Sibling rivalry is alive and well at the Women's Theater Company's current production of Beth Henley's comedy, Crimes of the Heart, at the intimate theater in Parsippany. Yes, the three MacGrath sisters may squabble over which one Grampa loved best or why Meg, the middle sister, was allowed to wear 12 jingle bells on her petticoat while the other two were permitted only three, but when tragedy strikes, these feuding, fussing siblings band together to support each other as only family can.
Crimes of the Heart, written by Beth Henley when she was just 29 years old, won the Pulitzer Prize in 1980, a tip-off that the writing is superb. The dark comedy focuses on the reunion of the three completely different but totally devoted MacGrath sisters in their hometown of Hazelhurst, Mississippi, in the late 1970s. Brought together by Babe’s, the youngest sister, shooting of her abusive but rich and powerful husband, each sister confronts that problem, along with her own demons. Lenny, the oldest at thirty and unable to have children, has recently ended a relationship and faces the possibility of never marrying. Meg, the 27-year-old rebellious middle sister, is a wannabe pop singer whose behavior is too scandalous for the conservative community. To make matters worse, the girls have never been really accepted by the close-knit town. Living with their Old Grampa after their father abandoned them and their mother committed suicide, the girls are considered by other relatives in town, like the busybody Chick Boyle, as freeloaders. Babe’s monstrous act brings Meg home from California and Babe home from the jail (and her husband’s house) to Lenny at Old Grampa’s house, where they deal with the problem and find strength in sisterhood to tackle their individual problems. (Above: Babe and Meg surprise Lenny with a birthday cake, one day late)
Barbara Krajkowski's taut direction keeps things humming along at a good clip, if not a bit too quickly for a drama set in Mississippi. For one thing, while the actors all speak with credible Southern drawls, Jacqueline Holloway as Lenny and Carie Ivanovski as the busybody cousin Chick Boyle deliver their lines at a speed more suited to a play set in New York. Indeed, the production clocked in at just under two hours, with a 15-minute intermission.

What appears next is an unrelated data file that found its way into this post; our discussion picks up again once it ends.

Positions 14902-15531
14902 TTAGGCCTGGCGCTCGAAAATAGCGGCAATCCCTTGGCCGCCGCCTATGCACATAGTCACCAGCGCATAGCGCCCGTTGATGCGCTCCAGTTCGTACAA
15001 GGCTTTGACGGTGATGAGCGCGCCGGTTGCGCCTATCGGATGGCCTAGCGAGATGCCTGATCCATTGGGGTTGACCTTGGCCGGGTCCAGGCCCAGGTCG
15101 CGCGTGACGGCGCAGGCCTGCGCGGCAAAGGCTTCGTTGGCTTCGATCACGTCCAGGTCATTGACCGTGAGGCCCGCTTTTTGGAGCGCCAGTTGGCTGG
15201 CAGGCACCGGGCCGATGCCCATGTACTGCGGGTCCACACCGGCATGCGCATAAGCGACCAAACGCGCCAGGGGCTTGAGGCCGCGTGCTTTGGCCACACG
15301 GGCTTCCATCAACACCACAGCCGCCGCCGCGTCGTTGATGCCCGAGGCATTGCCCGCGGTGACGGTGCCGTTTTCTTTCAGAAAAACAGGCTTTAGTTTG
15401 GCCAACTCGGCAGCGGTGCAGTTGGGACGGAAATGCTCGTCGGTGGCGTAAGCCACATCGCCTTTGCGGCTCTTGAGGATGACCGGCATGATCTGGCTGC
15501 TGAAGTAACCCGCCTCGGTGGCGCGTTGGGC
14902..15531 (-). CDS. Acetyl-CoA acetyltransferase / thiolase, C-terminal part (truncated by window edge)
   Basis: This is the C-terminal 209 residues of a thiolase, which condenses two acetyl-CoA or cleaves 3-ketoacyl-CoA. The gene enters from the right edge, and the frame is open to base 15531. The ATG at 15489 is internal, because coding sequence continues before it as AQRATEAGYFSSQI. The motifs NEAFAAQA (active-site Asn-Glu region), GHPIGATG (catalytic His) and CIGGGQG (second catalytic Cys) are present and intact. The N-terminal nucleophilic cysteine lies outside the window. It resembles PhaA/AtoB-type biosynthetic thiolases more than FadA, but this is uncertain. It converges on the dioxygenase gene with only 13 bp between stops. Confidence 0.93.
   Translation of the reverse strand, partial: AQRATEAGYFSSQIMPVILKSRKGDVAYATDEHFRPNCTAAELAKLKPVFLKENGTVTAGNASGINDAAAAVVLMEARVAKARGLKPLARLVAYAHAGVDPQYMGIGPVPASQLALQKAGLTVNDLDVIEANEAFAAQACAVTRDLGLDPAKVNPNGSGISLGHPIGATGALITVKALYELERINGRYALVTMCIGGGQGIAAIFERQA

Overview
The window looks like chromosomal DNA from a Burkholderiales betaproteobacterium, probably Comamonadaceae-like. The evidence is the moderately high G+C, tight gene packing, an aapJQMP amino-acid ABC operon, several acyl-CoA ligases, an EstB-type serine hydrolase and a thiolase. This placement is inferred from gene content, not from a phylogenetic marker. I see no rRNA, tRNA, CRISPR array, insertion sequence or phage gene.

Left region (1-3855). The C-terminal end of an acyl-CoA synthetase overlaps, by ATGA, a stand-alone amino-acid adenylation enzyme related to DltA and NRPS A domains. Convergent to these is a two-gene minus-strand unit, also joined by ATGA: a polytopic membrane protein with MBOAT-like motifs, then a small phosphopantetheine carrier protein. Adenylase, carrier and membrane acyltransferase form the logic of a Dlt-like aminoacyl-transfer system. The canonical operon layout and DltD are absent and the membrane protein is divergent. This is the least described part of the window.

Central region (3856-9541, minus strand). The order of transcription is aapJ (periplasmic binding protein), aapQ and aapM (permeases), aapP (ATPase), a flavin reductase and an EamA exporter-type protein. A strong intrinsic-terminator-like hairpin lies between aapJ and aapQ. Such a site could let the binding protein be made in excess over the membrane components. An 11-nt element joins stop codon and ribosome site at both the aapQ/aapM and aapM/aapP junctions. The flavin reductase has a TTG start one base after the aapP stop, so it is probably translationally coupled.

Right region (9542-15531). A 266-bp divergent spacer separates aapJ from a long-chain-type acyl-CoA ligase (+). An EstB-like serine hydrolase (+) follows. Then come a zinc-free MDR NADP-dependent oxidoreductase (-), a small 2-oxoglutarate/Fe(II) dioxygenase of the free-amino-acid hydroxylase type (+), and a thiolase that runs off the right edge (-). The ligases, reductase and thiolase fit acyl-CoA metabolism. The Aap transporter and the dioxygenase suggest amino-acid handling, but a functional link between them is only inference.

Krajkowski has assembled a cast that looks right for the characters' ages. Jacqueline Holloway's long, lean, gawky build is just right for Lenny (right). She's the epitome of low self-esteem, but who wouldn't be after getting stuck taking care of Old Grampa for years while her siblings marry or pursue their own dreams? As Meg, the sister who discovered her mother (and her mother's pet cat) hanging in the basement, Michele Danna (left) is not quite loud and outrageous enough to scandalize Hazelhurst with her behavior. She's best when she finally reveals just where she spent the previous Christmas; we feel her vulnerability. As the baby, Babe (née Rebecca), Elizabeth MacKintosh (center) aptly conveys the character's ditzy personality (she claims to have shot her husband because she "didn't like his face") which, while maddening to the audience, is readily accepted by her sisters.
As Meg's former boyfriend Doc Porter (now wed to a Yankee and the father of two children) Bill C. Edwards’ performance lacks authority (left). And Jason Szamreta (right) as boy lawyer Barnett Lloyd relies so much on impersonating PeeWee Herman that he oversteps the comedic bounds. It's enough that he's enamored of Babe and nurses a personal vendetta against her husband, but using his hand as a puppet and speaking in a high voice were over the top. And Carie Ivanovski as Chick (standing, center), a refugee from Busybodies Anonymous, is a hoot as she puts on pantyhose right before our eyes! When the girls throw her out, it sure is a relief from her constant nitpicking and criticism.
Todd Mills' set conveys the kitchen of a country home quite well, and Frances M. Harrison's costumes are appropriate to the characters—Babe's little girl petticoated shirt dresses, Meg's loud, flowered sundresses and Lenny's long, shapeless shifts worn with a baggy sweater—are perfect.
In Crimes of the Heart Beth Henley takes a depressing situation and turns it into a very funny play. Whatever this production's shortcomings, it's a lovely reminder at this time of year of the importance of family. There are lots of crimes in this play besides Babe's shooting of her husband, but a lack of sisterly love isn't one of them.
Photos by Alex Krajkowski.